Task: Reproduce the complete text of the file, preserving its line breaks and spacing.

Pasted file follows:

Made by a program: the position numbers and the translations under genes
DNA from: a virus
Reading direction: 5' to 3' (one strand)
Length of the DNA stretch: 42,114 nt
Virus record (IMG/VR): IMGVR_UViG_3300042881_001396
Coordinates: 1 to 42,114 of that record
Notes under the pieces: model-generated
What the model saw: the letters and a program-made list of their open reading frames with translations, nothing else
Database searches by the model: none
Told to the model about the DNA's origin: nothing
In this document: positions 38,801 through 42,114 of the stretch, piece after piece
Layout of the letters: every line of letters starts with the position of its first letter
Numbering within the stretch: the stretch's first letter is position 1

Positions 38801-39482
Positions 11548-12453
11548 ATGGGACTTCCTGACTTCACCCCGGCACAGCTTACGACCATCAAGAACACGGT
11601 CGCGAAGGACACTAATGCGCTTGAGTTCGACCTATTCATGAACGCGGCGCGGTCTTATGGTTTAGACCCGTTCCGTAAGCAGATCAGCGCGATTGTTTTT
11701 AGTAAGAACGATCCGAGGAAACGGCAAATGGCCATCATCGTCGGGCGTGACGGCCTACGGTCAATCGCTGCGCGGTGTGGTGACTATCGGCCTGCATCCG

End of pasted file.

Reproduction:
Made by a program: the position numbers and the translations under genes
DNA from: a virus
Reading direction: 5' to 3' (one strand)
Length of the DNA stretch: 42,114 nt
Virus record (IMG/VR): IMGVR_UViG_3300042881_001396
Coordinates: 1 to 42,114 of that record
Notes under the pieces: model-generated
What the model saw: the letters and a program-made list of their open reading frames with translations, nothing else
Database searches by the model: none
Told to the model about the DNA's origin: nothing
In this document: positions 38,801 through 42,114 of the stretch, piece after piece
Layout of the letters: every line of letters starts with the position of its first letter
Numbering within the stretch: the stretch's first letter is position 1

Positions 38801-39482
Positions 11548-12453
11548 ATGGGACTTCCTGACTTCACCCCGGCACAGCTTACGACCATCAAGAACACGGT
11601 CGCGAAGGACACTAATGCGCTTGAGTTCGACCTATTCATGAACGCGGCGCGGTCTTATGGTTTAGACCCGTTCCGTAAGCAGATCAGCGCGATTGTTTTT
11701 AGTAAGAACGATCCGAGGAAACGGCAAATGGCCATCATCGTCGGGCGTGACGGCCTACGGTCAATCGCTGCGCGGTGTGGTGACTATCGGCCTGCATCCG